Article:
What skills should a focus group moderator have?

The skills of a focus group moderator are extremely important to getting valuable, unbiased data from your existing and potential customers.

There is much more to moderating a focus group than simply asking questions here are the skills that we feel an effective moderator should possess, in order to get the most out of your research.

  1. Effective Listening Skills – They must be able to asserting themselves, but also know the importance of letting the group express their opinions and feelings. Their role is to guide the group through the questions.
  2. Flexibility – The nature of a focus group means that members will often deviate from the main question or topic, often providing further insight. It is therefore important for the moderator to have a flexible attitude.
  3. Include a Variety of Exercises –Maintaining interest and enthusiastic engagement among the participants is key to a successful focus group. You could use: role-playing, word association and ratings.
  4. Pause and Probe – The group moderator will be skilled in asking clear questions and pausing to give the group members opportunity to open up.
  5. Have Knowledge of the Topic– basic information on the subject helps in probing areas for more in-depth discussion; demonstrate a degree of naïveté.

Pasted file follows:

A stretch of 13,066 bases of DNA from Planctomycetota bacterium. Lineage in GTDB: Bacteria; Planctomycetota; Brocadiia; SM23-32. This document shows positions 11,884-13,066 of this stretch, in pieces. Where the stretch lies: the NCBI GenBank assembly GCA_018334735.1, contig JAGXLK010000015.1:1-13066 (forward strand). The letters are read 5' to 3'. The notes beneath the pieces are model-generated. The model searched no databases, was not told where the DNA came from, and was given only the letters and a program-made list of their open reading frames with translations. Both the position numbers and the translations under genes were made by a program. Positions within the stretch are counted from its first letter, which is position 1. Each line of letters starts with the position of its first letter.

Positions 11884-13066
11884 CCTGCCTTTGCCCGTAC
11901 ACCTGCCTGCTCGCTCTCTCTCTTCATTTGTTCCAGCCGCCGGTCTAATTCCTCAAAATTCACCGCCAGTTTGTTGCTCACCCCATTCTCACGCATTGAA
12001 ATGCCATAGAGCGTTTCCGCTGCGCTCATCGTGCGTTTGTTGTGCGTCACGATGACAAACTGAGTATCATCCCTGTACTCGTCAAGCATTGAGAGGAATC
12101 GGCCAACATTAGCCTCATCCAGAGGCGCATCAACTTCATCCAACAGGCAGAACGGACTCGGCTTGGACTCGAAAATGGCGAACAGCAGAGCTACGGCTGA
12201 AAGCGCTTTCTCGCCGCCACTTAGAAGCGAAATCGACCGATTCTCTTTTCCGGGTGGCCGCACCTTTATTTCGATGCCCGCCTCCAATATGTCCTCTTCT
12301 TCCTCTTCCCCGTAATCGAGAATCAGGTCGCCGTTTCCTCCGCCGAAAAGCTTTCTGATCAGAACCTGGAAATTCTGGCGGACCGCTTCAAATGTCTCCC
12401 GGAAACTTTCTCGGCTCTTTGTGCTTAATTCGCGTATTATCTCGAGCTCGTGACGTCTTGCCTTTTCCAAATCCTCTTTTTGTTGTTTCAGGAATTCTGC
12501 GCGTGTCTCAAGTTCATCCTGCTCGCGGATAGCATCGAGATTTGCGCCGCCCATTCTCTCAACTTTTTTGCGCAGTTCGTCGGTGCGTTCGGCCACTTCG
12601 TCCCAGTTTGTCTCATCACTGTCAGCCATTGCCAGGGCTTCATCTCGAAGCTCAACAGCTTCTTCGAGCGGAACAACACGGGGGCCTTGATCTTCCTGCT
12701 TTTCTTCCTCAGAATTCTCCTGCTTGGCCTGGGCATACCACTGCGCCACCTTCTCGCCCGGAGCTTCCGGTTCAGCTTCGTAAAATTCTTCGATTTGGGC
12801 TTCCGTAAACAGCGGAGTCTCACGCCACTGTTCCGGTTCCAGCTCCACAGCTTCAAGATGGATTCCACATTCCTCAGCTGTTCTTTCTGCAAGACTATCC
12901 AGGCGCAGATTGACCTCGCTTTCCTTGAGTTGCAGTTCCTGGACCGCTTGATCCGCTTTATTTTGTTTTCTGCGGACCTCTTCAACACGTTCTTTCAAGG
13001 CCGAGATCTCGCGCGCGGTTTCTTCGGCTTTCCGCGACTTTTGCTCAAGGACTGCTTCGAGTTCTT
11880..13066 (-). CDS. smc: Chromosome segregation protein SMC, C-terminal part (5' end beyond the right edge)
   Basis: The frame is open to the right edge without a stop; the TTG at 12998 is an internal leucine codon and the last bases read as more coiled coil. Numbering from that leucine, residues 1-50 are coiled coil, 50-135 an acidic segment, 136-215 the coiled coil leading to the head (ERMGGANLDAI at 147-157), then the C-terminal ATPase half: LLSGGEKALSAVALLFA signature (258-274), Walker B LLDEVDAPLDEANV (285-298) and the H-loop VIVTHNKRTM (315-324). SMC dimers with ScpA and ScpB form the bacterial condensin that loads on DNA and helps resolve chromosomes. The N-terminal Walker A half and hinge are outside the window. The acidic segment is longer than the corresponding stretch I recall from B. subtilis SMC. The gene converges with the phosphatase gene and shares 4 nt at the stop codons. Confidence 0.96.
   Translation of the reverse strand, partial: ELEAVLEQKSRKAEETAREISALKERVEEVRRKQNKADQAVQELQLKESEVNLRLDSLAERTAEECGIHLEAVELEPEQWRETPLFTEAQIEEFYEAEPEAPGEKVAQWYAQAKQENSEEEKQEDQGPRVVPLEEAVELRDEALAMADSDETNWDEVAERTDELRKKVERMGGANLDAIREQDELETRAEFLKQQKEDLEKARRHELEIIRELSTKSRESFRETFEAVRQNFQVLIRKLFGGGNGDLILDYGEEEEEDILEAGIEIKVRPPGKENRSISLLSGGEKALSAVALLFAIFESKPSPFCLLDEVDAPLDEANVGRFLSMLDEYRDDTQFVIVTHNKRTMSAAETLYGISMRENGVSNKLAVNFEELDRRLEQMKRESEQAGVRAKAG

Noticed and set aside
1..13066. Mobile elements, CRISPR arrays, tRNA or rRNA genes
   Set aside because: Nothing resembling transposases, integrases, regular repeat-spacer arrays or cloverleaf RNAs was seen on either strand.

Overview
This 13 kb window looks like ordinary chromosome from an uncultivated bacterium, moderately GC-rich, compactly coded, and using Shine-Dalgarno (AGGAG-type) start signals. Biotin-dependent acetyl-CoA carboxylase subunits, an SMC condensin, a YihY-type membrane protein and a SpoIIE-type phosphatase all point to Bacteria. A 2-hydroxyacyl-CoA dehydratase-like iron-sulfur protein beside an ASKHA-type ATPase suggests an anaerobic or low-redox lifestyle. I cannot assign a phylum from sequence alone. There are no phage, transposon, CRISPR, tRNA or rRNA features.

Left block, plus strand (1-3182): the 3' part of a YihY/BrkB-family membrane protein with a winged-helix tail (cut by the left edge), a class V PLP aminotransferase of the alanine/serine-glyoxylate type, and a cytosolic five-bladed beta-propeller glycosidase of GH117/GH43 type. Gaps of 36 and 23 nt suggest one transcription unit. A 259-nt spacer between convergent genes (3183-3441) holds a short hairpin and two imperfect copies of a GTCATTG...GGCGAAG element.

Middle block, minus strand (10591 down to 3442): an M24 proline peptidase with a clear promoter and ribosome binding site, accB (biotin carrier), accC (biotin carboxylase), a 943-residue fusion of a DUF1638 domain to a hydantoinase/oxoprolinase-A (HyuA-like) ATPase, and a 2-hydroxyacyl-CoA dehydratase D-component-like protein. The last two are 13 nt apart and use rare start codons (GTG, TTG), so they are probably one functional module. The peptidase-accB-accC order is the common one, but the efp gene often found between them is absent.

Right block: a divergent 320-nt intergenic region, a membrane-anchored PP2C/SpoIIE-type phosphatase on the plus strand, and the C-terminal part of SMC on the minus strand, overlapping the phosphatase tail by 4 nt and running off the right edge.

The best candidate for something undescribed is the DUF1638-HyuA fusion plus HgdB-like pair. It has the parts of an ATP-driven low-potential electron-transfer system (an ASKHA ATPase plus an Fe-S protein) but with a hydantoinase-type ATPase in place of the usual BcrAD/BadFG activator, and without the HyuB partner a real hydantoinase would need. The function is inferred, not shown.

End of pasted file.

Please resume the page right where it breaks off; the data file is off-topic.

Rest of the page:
6. Be Enthusiastic and Attentive– have a high energy level; pay attention to participants- recognise group dynamics.
  7. Understands Group Dynamics – The moderator needs to understand how groups work, is relatable and know how to help groups of people to fully interact, they can get the group to  feel like they are educating them.
  8. A little more conversation – A good group moderator will create conversation, adapting the flow of the conversation depending on where it takes them.  A moderator’s job is to encourage discussion.

The role of a focus group moderator can be a challenge, after all you are dealing with many different characters, but it is also a rewarding one as you are contributing to the development of a business or product.

For more information on the focus group services we offer here at Fingertips Typing email: info@fingertipstyping.co.uk

Getting The Most From A Focus Group

Focus groups are a great way of learning new things; they are exploratory and qualitative in nature, which is a lot more reliable than a lucky guess!

The insights that you can find about your business during a focus group exercise can drive it forward because your customers and prospective customers will tell you what they want or need. Plus, people love it when you ask their opinion!

Done well, a focus group can strengthen your relationship with customers.

Here are our Top Five Tips:

  1. Have clear objectives – If you don’t know the question, you can’t find the answer. Try to make sure that your objective is not to broad and know how you are going to use the information.
  2. Define who you really want to talk to and learn from – Do you want to break into a new market or understand your competitors?
  3. Keep an open mind – Don’t have any predetermined expectations, if you have already made up your mind and there is nothing that can make you change your mind. Use your focus group moderator who will encourage participants to answer openly and honestly.